President Biden won the South Carolina primary on Saturday, giving him the kind of emphatic result he no doubt envisioned when he made the state the first contest on the Democrats’ presidential nominating calendar.
The election, called by The Associated Press shortly after polls closed, gives Mr. Biden the first set of delegates required to claim the Democratic nomination at the party’s convention in August.
Mr. Biden vowed that South Carolina would once again send him to the White House.
“The people of South Carolina have spoken again, and I have no doubt that you have set us on the path to winning the presidency again — and making Donald Trump a loser again,” the president said in a statement released by his campaign.
Mr. Biden won an overwhelming majority of South Carolina Democrats, more than 96 percent with 80 percent of the vote counted — dominating every county with more than 95 percent of the vote, including in heavily Black areas.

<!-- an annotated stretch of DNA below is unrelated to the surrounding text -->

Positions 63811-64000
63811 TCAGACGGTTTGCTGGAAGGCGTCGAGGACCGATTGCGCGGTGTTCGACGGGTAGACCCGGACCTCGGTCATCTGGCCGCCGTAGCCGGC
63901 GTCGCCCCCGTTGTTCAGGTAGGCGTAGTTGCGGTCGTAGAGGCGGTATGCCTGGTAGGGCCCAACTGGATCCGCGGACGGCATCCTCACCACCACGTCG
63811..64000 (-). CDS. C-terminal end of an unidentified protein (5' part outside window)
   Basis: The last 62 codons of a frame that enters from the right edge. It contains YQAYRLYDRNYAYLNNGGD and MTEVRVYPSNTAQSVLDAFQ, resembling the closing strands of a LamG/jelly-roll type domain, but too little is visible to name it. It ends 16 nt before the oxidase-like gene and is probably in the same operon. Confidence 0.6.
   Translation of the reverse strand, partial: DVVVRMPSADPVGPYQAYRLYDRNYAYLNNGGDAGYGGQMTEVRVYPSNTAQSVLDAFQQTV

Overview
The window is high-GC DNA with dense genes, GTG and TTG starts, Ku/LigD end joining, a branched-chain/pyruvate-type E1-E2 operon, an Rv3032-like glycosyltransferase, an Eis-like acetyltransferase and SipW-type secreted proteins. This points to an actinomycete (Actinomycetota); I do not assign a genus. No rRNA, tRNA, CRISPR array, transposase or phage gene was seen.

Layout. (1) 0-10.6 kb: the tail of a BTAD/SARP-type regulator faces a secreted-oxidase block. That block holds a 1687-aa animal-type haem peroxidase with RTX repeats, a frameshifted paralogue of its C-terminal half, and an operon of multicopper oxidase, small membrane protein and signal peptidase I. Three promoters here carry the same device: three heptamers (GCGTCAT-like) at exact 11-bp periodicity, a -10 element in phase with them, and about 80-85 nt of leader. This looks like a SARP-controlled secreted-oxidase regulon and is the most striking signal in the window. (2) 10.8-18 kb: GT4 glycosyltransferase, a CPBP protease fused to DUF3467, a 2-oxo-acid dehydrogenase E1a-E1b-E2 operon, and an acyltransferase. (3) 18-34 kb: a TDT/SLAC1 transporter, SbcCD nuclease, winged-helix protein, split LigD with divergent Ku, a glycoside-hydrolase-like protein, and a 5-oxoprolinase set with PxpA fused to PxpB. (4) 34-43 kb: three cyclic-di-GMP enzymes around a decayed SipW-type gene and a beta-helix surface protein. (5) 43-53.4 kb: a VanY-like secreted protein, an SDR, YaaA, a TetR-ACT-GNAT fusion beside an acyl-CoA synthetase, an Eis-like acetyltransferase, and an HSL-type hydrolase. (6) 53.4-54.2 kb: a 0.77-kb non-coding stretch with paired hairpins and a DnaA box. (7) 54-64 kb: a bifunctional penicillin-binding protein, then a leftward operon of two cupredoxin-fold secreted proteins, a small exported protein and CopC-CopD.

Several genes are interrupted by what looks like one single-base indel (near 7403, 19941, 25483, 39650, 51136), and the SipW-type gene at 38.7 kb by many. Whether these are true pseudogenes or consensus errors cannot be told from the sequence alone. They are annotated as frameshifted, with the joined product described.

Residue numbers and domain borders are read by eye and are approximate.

His campaign had wanted South Carolina to prove that the party’s base — particularly Black voters — remain devoted to Mr. Biden and would turn out for him in large numbers. The state’s open primary system means voters are free to choose which primary to vote in, and the stakes are far higher in the Republican contest pitting Mr. Trump against Nikki Haley, the former South Carolina governor — and there had been some concern from party officials about voters waiting to participate in that contest on Feb. 24 instead.
Black voters are critical to Mr. Biden’s success in battleground states, but transposing South Carolina’s results in February to November voting in Detroit, Milwaukee and Philadelphia is a tricky proposition, given that Saturday’s primary was viewed by most observers — correctly, as it turned out — as noncompetitive.